Teen is advocate for juvenile arthritis
September 24, 2009 (WLS) -- According The Arthritis Foundation, juvenile arthritis is any form of arthritis that develops in individuals younger than 18 years of age. There are approximately 300,000 children and teens who are currently living with it.
One of them is an active and outgoing Chicago-area college student. For most of her life, 19-year-old Kristen Hartman has been dealing with juvenile rheumatoid arthritis. Although she is physically active, at times her arthritis leaves her fatigue and in pain.
"Since I was 5, I was so little, so I've just adapted to having arthritis, and it affects everything I do in my life today, from school to housework, to hanging out with my friends," said Kristen.
"Right now I'm going through an up and down flare, which is when your arthritis is active, and right now it has been a struggle with my right knee. No one knows what's going on. I've had surgery on it, and it just everyday, it's a new battle of arthritis, and it's just going to get worse as I get older."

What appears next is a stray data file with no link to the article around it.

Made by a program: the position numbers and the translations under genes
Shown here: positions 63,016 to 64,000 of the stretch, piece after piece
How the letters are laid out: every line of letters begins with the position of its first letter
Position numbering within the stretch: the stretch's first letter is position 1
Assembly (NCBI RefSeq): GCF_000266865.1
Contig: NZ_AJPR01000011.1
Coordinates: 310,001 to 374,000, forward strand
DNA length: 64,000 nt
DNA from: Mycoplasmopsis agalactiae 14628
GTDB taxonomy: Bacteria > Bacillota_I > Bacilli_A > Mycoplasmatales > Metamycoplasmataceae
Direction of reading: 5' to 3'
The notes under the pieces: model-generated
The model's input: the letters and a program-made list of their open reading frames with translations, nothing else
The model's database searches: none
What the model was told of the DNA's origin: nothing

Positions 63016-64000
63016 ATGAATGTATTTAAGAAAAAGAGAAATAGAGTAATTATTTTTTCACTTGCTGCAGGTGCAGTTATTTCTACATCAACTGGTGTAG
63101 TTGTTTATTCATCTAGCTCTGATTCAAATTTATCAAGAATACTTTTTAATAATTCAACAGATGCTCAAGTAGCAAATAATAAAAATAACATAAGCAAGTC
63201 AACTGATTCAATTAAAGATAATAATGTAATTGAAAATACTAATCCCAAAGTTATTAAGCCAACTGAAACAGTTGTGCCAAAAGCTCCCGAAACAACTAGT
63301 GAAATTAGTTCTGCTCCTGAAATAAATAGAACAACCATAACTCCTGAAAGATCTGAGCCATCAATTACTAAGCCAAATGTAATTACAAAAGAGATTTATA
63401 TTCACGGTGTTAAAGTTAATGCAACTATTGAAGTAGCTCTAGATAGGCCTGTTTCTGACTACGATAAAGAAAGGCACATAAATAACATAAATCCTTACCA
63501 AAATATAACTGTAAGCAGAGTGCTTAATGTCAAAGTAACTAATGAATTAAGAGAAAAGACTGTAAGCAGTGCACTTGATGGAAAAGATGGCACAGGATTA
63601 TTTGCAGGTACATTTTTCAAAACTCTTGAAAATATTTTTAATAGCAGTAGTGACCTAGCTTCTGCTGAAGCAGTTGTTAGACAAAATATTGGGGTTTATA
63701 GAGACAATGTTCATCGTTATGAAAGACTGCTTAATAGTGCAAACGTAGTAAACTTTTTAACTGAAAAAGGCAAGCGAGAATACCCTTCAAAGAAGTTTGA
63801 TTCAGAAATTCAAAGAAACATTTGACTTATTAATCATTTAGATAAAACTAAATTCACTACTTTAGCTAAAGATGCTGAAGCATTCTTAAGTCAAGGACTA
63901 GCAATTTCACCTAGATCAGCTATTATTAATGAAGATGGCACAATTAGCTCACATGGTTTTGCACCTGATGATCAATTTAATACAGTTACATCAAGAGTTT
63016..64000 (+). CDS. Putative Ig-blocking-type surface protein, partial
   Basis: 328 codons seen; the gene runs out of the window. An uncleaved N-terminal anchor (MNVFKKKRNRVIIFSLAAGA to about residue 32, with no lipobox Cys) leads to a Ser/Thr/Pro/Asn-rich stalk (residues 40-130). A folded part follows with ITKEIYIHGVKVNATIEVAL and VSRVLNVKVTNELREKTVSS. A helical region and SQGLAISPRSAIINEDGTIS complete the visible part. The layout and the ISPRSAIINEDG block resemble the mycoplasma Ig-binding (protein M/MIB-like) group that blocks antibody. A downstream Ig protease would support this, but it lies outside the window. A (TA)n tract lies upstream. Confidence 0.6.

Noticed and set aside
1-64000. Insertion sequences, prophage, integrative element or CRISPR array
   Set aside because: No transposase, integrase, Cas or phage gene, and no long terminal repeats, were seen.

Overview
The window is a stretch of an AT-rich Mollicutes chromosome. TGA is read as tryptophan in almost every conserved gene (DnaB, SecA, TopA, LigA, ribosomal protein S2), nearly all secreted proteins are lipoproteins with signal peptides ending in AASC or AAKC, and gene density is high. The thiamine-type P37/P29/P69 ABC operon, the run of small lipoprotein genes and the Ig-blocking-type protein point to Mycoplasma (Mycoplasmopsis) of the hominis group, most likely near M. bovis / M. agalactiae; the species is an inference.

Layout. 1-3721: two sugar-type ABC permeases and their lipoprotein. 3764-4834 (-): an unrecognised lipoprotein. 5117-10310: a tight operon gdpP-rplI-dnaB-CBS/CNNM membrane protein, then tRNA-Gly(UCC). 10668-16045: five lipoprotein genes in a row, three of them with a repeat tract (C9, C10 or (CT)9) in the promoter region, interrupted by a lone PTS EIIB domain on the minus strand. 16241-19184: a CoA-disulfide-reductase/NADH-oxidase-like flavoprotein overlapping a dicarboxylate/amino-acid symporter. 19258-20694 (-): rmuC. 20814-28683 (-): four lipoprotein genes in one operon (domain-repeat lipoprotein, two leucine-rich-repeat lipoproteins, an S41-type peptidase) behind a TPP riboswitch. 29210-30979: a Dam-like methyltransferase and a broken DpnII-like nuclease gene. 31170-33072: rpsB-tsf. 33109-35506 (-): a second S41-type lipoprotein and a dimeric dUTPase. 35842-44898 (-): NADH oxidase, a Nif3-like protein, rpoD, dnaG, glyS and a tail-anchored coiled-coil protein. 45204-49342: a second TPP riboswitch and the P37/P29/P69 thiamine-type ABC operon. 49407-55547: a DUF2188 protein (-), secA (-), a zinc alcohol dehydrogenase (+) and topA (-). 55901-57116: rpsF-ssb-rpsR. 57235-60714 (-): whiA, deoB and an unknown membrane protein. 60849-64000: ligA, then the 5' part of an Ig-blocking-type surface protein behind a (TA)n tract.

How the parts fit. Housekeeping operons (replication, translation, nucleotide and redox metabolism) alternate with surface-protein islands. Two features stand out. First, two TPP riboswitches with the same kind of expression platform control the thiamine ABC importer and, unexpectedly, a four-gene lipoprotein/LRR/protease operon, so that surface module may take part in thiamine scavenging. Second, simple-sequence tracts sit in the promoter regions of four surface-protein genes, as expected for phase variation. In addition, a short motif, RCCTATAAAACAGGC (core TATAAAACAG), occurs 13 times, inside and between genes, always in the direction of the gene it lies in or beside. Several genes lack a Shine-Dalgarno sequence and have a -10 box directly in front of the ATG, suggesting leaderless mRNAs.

Because of her own experiences living with arthritis, Kristen became a strong advocate for children and teens. In fact, she is one of the youngest and most vocal in Illinois.
"I go to Washington, DC, and Springfield to talk to legislatures about arthritis and how we need funding for research to find a cure," Kristen said.
Her mom Jean says Kristen's arthritis has affected the whole family.
"You're not as spontaneous as a family, you have to do more planning for vacation," Jean said. "We did try long driving vacations, and we had to eliminate that--she can't be in the car for a long time."
Support and resources, such as a recently published teen guide called "Juvenile Arthritis" by Kelly Rouba, is helpful for both individuals and family members.
"I would recommend that book to anyone who has recently been diagnosed or has been diagnosed for 20 years. You just learn so much," said Kristen.
"You have no idea what is all involved with arthritis, you think of it just as an inflammation in the joints, you don't think of it as all the other diseases that can come with it," said Jean.
As a sophomore at Northern Illinois University, Kristen hopes someday to do something with government and health care.
"Right now I'm going to school for like human resources," Kristen said. "So, maybe, I can somehow get into that health care aspect of it and still advocate for arthritis."
disability issues, karen meyer
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